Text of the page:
NEW TESTAMENT EXEGESIS IN THE LIGHT OF
THE WORK OF WILLIAM BLAKE1
A fundamental part of critical exegesis has been the invocation of parallel material to illuminate, and to offer a standpoint from which one may be able to judge, the biblical text. That exercise is essentially an exercise in comparative literary study, though the parallels which tend to dominate the pages of the monographs and commentaries on the New Testament come from the world of antiquity. A moment's reflection would indicate the precarious nature of this enterprise which can often be based on the assumption that contemporaneity means relevance. But why should a text be given priority merely because it is contemporary with a biblical text when its subject-matter may have little or no resonance with it? It seems to me that affinity of subject-matter, even if the text dates from centuries later, may in certain circumstances afford us that critical perspective we seek. It is for this reason that I think that the extraordinary careers of Abulafia in the thirteenth century or Sabbatai Sevi in the seventeenth century, precisely because both of them claimed to be messiah, may shed light on the earlier, Christian, messianism in a way which few other texts or movements can.2 The same is true of the work of William Blake which is more likely to enable an understanding of Revelation or apocalyptic hermeneutics than many Jewish texts like the majority of the Dead Sea Scrolls or the Mishnah (contemporary as they are with the New Testament but of a rather different provenance and genre). My hope is that the keen critic of the New Testament to whom this volume is dedicated will accept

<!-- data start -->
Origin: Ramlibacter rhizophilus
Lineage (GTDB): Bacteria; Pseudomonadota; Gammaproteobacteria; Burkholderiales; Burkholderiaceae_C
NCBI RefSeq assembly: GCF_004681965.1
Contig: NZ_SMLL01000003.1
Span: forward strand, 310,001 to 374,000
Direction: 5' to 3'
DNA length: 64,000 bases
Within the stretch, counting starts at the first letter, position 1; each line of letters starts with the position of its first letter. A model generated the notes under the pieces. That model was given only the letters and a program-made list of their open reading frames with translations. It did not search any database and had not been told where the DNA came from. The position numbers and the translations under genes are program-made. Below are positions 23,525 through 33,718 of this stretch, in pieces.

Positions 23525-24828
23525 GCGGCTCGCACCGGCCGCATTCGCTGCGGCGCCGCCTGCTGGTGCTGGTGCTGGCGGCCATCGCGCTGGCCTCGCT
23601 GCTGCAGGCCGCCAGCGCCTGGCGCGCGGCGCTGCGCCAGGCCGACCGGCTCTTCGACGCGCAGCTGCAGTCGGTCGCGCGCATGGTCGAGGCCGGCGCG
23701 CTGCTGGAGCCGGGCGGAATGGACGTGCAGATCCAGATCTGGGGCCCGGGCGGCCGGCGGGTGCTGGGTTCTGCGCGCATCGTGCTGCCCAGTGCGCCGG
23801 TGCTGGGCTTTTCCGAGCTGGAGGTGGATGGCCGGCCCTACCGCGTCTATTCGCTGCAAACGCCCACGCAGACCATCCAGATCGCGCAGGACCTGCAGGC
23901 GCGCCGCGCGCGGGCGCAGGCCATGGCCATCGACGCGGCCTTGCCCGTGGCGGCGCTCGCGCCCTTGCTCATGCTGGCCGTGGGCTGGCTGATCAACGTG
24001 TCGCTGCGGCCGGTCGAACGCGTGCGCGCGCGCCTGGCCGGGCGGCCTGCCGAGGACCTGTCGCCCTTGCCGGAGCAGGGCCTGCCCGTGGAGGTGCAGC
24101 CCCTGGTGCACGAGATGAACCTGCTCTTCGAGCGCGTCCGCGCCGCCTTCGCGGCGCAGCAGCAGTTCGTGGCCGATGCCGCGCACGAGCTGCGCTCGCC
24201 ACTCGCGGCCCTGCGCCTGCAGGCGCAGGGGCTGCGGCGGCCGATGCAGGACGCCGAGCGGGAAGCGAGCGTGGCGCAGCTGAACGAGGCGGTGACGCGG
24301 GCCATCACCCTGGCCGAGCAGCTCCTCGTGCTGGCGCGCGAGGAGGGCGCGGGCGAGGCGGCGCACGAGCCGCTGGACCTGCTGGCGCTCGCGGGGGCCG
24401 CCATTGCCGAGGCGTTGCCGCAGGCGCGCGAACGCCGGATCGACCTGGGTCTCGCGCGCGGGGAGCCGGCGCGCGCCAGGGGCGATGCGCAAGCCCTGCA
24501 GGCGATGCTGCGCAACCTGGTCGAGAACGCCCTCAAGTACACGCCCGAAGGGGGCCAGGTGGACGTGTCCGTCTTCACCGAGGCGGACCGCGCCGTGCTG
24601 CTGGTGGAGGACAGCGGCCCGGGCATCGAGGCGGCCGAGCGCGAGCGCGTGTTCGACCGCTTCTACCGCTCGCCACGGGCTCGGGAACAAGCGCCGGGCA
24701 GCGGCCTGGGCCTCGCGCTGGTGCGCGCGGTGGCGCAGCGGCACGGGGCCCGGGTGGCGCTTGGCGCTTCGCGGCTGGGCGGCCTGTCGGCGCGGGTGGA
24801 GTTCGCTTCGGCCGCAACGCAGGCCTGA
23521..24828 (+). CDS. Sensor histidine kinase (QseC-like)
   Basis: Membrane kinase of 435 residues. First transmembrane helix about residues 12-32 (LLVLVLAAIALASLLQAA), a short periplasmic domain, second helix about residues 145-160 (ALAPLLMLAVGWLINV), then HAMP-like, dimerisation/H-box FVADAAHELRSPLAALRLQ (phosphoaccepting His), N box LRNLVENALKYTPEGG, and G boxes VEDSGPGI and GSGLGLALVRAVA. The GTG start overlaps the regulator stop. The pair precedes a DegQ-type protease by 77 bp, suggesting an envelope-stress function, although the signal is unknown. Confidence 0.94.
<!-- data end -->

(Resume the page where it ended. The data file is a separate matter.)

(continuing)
1 This is in large part the material used in the Ethel M. Wood Lecture, University
of London, March 1997. References to Blake's writings are taken from William
Blake. The Complete Writings (ed. G. Keynes; Oxford: OUP, 1972) (= K).
2 M. Idel, Messianic Mystics (New Haven: Yale University, 1998); G. Scholem,
Sabbatai Sevi (London: Routledge, Kegan & Paul, 1973), and the perceptive com-
ments of W.D. Davies in “From Schweitzer to Scholem”, in Jewish and Pauline Studies
(London: SPCK, 1984).